Heijō Palace (平城宮 Heijō-kyū ) in Nara, was the Imperial Palace of Japan (710-784 AD), during most of the Nara period. The Palace was located in the north end of the capital city, Heijō-kyō. The remains of the palace, and the surrounding area, was established as a UNESCO World Heritage Site in 1998 along with a number of other buildings and area, as the "Historic Monuments of Ancient Nara."
After Empress Genmei's succession to Imperial Throne in 707, there was much discussion about the transfer of the palace. A year later, a rescript was issued deciding on the move to Nara. In 710, the new capital officially takes over, but the completion of the palace had to wait further. (Written Heijō (平城) but also pronounced Nara at the time, the land gains its synonym, Nanto (南都, 'Southern Capital') as opposed to Kyoto, the capital in the North, centuries later.)
The city, and the palace grounds, was based largely on Chang'an (present-day Xi'an), the capital of China during the Tang Dynasty, which was contemporary to the time when Nara was capital of Japan. Chang'an was in turn, like many ancient East Asian cities, based on a complex system of beliefs & laws of geomancy. This dictated the grid system of streets, as well as the necessity for spiritually protective shrines or temples to be placed at particular cardinal directions around the city.
In accordance with this system, the Palace was placed at the northern end, on an extended line from Suzaku Street, the main thoroughfare running north-south straight through the center of the city. The street ended at the Suzaku-mon, depicted above, and the rest of the Palace buildings were then placed beyond to the north of this gate. The primary buildings of the Palace compound were the Daigoku-den, where governmental affairs were conducted, the Chōdō-in where formal ceremonies were held, the Dairi, the Emperor's residence, and offices for various administrative agencies. The foundations or footprints of these buildings are still visible on the site.
There was a former and a later palace.
When the capital was moved to Heian-kyō (now called Kyoto), Nara's Imperial Palace was simply abandoned. Over the ensuing centuries, the ravages of time and the elements slowly destroyed the buildings, until by the beginning of the Kamakura Period in the late 12th century there was practically nothing left above ground. However, those sections that lay underground were preserved, and re-discovered by modern archaeologists.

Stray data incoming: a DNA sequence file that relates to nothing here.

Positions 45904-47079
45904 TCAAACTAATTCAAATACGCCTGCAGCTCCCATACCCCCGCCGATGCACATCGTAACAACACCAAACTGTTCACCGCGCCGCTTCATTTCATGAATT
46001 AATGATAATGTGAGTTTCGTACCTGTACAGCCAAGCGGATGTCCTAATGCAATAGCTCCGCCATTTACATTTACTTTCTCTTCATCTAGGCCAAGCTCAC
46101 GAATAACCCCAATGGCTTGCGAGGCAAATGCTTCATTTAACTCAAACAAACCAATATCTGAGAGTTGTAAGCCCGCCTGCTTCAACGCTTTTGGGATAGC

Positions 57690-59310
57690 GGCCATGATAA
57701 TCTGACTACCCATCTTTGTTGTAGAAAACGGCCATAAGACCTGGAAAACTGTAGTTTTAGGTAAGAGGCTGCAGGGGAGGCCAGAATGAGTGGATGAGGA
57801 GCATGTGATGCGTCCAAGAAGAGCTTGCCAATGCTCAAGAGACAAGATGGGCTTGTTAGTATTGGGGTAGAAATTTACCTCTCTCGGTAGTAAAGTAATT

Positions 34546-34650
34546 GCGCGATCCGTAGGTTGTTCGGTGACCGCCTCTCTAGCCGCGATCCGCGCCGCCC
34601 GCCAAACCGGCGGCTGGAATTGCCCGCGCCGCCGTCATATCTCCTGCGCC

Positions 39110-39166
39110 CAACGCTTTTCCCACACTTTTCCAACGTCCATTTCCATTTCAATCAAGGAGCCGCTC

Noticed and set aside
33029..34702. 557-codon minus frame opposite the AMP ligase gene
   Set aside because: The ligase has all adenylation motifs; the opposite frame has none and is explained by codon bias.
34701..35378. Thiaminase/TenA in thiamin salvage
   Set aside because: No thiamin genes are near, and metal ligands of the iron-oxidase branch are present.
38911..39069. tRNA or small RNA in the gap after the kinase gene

While the site was designated Special Historical Site by the Agency for Cultural Affairs in 1952, archaeological efforts headed by the National Research Institute for Cultural Properties, such as excavations are continuing since 1959. The Suzaku-mon and Tou-in Garden have been restored and opened to the public in 1998.
1300th anniversary 
Heijō Palace was the Main Event Site of Commemorative events of the 1300th anniversary of Nara Heijō-kyō Capital (Japanese:平城遷都1300年祭) in 2010, and the First Daigokuden(第一次大極殿) was restored for the occasion. In commemorative events of the 1300th anniversary, a variety of seasonal events were held throughout Nara Prefecture.
It takes 15 or 20 minutes to walk from Yamato-Saidaiji Station to Heijō Palace. And between May and August in 2010, the free shuttle bus runs between Yamato-Saidaiji Station, JR Nara Station and Heijō Palace every 10 or 15 minutes.
See also 
- Heian Palace
- Nara period
- Capital of Japan
- List of Special Places of Scenic Beauty, Special Historic Sites and Special Natural Monuments
- "National Research Institute for Cultural Properties". Retrieved 2007-03-09. Navigate to English page from top menu bar
- image showing placement of pillars
Media related to Heijō Palace at Wikimedia Commons